The Committee on Silence
One morning when the sun erased all the night’s undoings, the villagers finally forgot how to close their eyes. They had grown tired of not seeing what all happened while they slept. They had grown tired of losing those fragile moments blinked away during each day’s dazzlement. That morning, no matter how hard the villagers tried, their eyelids would not budge. Even the softest fingers could not pinch closed any neighbor’s sight. They rejoiced. They would never miss the wolf approaching from the forest. They would never ignore the thief leaving the church with a sackful of eggs. They would never look past the child sticking chewed gum on a statue’s eye. They rejoiced and named the day Apollo Day. The Festival Committee was appointed. The Committee employed workers to saw down trees to be fashioned into spiral staircases leading far into the sky. The Committee hired labor to weave the surplus of exotic textiles into a quilt great enough to be cloaked around the entire village’s circumference. The Committee asked all the children to make with their hands a number of drawings to be nailed into each stair and stitched into every square of the fabric wall. When the moon next brightened its whole being, the festival was held. Music fled from mouths and instruments. Fire turned animals into food. Some people climbed into the night sky so far even eyes that could not close could not see them. Some people watched the wind move the wall like a single, continuous sheet of hymns. Some children hid and some children sought, but the children who were seeking always won. It was all anyone could speak of for the entire next year. The Committee decided on many agains. Festival after festival came and then went. After some time, the particulars gradually changed. Staircases were repaired, or replicas were made. The worn fabric was switched with nylon weave. Yet the children’s drawings remained largely the same. The elders saw in these sketches what they remembered seeing when they would blink. Instead of stories, each year’s festival ended with a sigh. The villagers continued their lives of light, speaking only of what they saw. The wolf approaching from the forest. The thief leaving the church with a sackful of eggs. The child sticking chewed gum on a statue’s eye. Sometimes what they saw they no longer wanted to see. A test was run, and village experts concluded everyone’s hearing had weakened. All signs pointed to it worsening. When someone spoke of a lake they once saw, the listener only heard a handful of silt. The experts decided there was nothing to be done. Year after year, the Committee continued to plan. One morning after the festival, when the sun lit the conquered dark, the villagers forgot how to open their ears. They had not planned for this. They named the day Harpocrates Day. No festival was to take place. They established the Committee on Silence. This brings us to the present day.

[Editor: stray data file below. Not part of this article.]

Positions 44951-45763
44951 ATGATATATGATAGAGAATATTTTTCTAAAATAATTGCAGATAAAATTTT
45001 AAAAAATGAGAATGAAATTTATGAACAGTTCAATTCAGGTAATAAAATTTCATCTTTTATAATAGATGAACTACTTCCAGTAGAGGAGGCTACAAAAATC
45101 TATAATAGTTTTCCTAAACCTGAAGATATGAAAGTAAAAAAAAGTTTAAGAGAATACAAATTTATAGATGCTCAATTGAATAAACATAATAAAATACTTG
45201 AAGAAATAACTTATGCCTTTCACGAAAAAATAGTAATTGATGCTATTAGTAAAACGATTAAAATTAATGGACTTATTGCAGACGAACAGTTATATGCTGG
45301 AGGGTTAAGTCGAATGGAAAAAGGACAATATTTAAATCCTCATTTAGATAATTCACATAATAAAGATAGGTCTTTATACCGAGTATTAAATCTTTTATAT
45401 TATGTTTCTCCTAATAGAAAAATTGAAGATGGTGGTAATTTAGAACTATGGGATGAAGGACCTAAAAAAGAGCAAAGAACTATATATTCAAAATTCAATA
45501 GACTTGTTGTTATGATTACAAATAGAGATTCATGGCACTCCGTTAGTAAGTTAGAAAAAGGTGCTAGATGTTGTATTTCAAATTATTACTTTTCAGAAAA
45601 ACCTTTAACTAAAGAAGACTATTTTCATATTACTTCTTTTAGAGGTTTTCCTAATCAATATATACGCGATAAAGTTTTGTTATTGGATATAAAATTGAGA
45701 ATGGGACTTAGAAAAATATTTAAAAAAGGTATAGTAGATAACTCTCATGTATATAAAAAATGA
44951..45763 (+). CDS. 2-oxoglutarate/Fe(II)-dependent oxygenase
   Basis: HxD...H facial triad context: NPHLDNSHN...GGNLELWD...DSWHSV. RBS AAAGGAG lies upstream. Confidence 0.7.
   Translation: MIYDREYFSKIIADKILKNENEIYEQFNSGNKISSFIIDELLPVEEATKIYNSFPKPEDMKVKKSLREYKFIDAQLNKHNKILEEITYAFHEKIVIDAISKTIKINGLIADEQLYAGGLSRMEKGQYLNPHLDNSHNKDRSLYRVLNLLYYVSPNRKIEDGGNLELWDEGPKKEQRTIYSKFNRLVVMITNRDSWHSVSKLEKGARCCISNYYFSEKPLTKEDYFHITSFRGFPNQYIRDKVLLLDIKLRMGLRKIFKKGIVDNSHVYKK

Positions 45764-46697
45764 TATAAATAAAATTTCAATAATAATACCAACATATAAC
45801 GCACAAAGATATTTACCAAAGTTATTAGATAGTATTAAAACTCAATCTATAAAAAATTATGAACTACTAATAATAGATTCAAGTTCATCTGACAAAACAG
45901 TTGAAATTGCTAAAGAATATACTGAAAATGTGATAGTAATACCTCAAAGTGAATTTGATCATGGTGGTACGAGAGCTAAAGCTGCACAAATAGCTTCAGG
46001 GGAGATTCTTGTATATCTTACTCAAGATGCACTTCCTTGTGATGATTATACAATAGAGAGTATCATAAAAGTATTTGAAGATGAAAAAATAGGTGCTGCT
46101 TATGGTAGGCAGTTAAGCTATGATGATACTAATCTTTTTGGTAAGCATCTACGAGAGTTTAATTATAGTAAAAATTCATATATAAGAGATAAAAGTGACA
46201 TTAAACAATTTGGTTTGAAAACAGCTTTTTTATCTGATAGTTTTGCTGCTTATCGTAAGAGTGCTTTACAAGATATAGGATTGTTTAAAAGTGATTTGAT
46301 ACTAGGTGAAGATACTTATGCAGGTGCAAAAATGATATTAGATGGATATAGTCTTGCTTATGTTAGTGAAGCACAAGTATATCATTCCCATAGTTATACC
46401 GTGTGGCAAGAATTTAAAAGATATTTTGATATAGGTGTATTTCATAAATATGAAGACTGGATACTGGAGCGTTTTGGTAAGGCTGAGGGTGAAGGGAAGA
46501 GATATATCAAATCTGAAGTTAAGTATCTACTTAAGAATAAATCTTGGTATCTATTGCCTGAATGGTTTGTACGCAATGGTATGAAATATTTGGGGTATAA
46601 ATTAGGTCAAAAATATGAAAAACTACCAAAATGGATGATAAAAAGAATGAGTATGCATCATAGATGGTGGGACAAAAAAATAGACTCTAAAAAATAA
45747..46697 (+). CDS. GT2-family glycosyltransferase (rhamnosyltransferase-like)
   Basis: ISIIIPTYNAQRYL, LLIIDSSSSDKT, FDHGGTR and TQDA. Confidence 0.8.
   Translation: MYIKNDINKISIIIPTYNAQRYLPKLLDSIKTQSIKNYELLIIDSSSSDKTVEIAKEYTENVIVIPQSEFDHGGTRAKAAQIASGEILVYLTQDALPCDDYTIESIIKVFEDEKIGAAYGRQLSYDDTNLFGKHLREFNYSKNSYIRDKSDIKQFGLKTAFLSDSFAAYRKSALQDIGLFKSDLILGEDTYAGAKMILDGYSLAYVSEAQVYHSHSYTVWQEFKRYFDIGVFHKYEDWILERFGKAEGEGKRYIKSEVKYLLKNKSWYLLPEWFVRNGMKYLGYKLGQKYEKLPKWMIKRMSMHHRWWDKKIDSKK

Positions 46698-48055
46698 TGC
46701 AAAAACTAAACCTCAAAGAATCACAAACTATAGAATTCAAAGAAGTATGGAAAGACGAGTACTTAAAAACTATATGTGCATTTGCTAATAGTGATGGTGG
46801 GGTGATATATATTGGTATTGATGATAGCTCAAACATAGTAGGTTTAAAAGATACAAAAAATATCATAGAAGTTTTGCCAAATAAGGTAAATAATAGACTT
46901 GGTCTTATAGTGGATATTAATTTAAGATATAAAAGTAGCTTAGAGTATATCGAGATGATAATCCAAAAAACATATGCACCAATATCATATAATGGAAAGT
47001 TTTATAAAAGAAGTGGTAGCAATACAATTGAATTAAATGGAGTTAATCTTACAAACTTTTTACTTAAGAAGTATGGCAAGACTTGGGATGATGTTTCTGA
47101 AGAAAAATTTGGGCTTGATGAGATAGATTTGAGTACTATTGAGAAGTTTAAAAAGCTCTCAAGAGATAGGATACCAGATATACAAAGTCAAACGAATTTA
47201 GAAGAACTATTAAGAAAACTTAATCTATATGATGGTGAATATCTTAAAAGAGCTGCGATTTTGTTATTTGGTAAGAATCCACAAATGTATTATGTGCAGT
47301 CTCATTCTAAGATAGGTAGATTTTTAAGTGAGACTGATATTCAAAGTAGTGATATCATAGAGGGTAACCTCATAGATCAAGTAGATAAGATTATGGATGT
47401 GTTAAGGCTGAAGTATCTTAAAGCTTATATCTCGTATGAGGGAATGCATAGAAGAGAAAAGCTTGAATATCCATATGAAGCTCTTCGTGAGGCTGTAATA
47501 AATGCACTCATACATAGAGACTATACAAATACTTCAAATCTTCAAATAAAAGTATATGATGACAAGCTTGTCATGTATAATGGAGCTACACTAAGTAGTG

From Autoblivion (Conduit Books, 2023) by Trey Moody. Copyright © 2023 by Trey Moody. Used with the permission of the author.